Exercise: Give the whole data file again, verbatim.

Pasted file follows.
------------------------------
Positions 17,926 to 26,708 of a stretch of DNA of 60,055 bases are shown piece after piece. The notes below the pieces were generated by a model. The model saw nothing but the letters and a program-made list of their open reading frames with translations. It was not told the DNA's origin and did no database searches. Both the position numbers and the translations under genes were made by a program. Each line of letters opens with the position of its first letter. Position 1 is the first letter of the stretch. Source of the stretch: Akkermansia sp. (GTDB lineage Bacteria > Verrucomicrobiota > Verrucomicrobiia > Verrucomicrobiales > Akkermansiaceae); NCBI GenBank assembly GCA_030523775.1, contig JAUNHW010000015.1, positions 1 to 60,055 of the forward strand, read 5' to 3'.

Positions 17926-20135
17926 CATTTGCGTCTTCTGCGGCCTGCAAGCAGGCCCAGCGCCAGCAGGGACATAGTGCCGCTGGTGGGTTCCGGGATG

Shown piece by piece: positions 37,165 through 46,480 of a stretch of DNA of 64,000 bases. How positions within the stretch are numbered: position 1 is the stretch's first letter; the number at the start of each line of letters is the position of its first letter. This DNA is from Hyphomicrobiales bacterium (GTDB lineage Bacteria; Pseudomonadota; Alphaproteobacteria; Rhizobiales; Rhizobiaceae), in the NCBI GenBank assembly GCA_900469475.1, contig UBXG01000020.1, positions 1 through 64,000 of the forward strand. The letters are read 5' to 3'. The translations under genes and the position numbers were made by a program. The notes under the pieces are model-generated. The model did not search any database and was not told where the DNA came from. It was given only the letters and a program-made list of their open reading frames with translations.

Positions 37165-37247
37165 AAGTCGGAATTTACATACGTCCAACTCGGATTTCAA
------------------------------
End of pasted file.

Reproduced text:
Positions 17,926 to 26,708 of a stretch of DNA of 60,055 bases are shown piece after piece. The notes below the pieces were generated by a model. The model saw nothing but the letters and a program-made list of their open reading frames with translations. It was not told the DNA's origin and did no database searches. Both the position numbers and the translations under genes were made by a program. Each line of letters opens with the position of its first letter. Position 1 is the first letter of the stretch. Source of the stretch: Akkermansia sp. (GTDB lineage Bacteria > Verrucomicrobiota > Verrucomicrobiia > Verrucomicrobiales > Akkermansiaceae); NCBI GenBank assembly GCA_030523775.1, contig JAUNHW010000015.1, positions 1 to 60,055 of the forward strand, read 5' to 3'.

Positions 17926-20135
17926 CATTTGCGTCTTCTGCGGCCTGCAAGCAGGCCCAGCGCCAGCAGGGACATAGTGCCGCTGGTGGGTTCCGGGATG

Shown piece by piece: positions 37,165 through 46,480 of a stretch of DNA of 64,000 bases. How positions within the stretch are numbered: position 1 is the stretch's first letter; the number at the start of each line of letters is the position of its first letter. This DNA is from Hyphomicrobiales bacterium (GTDB lineage Bacteria; Pseudomonadota; Alphaproteobacteria; Rhizobiales; Rhizobiaceae), in the NCBI GenBank assembly GCA_900469475.1, contig UBXG01000020.1, positions 1 through 64,000 of the forward strand. The letters are read 5' to 3'. The translations under genes and the position numbers were made by a program. The notes under the pieces are model-generated. The model did not search any database and was not told where the DNA came from. It was given only the letters and a program-made list of their open reading frames with translations.

Positions 37165-37247
37165 AAGTCGGAATTTACATACGTCCAACTCGGATTTCAA